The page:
On the last day of the IAEA conference in Washington, Grossi also attended a meeting of the Carnegie Endowment for International Peace, where he gave a keynote speech. On the subject of ZNPP he said he was not surprised by what he had seen there. “I was not surprised, but I was moved by seeing people work in those conditions. I was moved by seeing those splendid reactors being shelled. I was moved by seeing people from Energodar coming to me as if I could give them answers and the reassurance they so badly deserved.”

He stressed the importance of establishing a protective zone. “How can you shell a NPP for God’s sake! And it is happening. In my negotiation in both countries now I meet with people in green (khaki). And I tell them that whatever their military objectives or views, they do not need to storm or shell a NPP to achieve any of their objectives – legitimate or illegitimate.”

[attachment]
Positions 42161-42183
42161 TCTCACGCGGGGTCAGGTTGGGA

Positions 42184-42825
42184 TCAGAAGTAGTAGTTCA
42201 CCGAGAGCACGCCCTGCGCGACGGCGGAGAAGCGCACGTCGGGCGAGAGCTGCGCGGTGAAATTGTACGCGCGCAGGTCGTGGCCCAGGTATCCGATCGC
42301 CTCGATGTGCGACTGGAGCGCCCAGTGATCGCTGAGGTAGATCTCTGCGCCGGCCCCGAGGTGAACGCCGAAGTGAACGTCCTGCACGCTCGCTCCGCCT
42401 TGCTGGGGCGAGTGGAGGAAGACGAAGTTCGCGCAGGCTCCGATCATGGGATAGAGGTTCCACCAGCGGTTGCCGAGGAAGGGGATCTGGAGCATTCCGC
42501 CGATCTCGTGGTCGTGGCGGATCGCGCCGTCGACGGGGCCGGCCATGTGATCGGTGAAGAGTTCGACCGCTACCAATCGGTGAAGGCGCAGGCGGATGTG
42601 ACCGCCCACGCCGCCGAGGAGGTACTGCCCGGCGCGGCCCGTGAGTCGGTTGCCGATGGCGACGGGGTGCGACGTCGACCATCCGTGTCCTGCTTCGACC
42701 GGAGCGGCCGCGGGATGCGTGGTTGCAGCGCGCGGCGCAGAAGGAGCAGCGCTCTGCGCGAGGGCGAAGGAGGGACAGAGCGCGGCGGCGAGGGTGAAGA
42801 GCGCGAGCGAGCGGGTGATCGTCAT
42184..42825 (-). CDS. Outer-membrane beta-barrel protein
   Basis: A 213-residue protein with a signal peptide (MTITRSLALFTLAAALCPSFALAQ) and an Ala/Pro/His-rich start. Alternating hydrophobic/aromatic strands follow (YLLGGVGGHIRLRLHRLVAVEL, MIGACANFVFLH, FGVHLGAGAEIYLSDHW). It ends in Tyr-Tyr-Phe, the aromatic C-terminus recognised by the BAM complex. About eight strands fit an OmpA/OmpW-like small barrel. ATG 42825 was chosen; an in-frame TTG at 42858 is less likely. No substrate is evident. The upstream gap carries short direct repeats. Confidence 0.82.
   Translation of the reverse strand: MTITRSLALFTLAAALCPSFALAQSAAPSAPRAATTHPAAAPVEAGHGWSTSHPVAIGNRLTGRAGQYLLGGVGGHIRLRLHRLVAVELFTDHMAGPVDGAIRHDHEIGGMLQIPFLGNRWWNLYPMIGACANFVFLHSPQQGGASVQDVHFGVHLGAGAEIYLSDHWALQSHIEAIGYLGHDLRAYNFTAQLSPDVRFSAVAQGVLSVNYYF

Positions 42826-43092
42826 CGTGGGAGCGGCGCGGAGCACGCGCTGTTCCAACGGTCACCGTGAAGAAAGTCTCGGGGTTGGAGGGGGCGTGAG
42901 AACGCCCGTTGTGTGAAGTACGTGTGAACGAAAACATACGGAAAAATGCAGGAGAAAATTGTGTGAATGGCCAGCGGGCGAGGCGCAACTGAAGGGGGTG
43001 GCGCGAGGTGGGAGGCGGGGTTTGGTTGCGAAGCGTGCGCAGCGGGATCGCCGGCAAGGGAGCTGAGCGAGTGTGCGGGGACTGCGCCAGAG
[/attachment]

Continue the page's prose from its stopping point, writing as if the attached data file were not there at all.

Meanwhile Vladimir Rogov, an official of the Main Council of the Zaporozhye region administration, reported that on 29 October, Ukrainian troops had again attempt to land by speedboat to storm ZNPP but had been pushed back by Russian troops. The Russian Defence Ministry confirmed an attempted landing by a Ukrainian sabotage and reconnaissance group. This was the fourth attempt to storm the plant since 1 September. Rogov also reported on his Telegram channel that employees of ZNPP had been receiving threats from the Ukrainian authorities, stating that they would face reprisals and prison for collaborating with Russia when Ukraine retakes control of the plant.

Image: IAEA DG Rafael Grossi (left) speaks to an expert from the Carnegie Endowment for International Peace on the last day of the IAEA conference on Nuclear Power in the 21st Century which recently took place in Washington DC (courtesy of the Carnegie Endowment for International Peace)

Date: Tuesday, 01 November 2022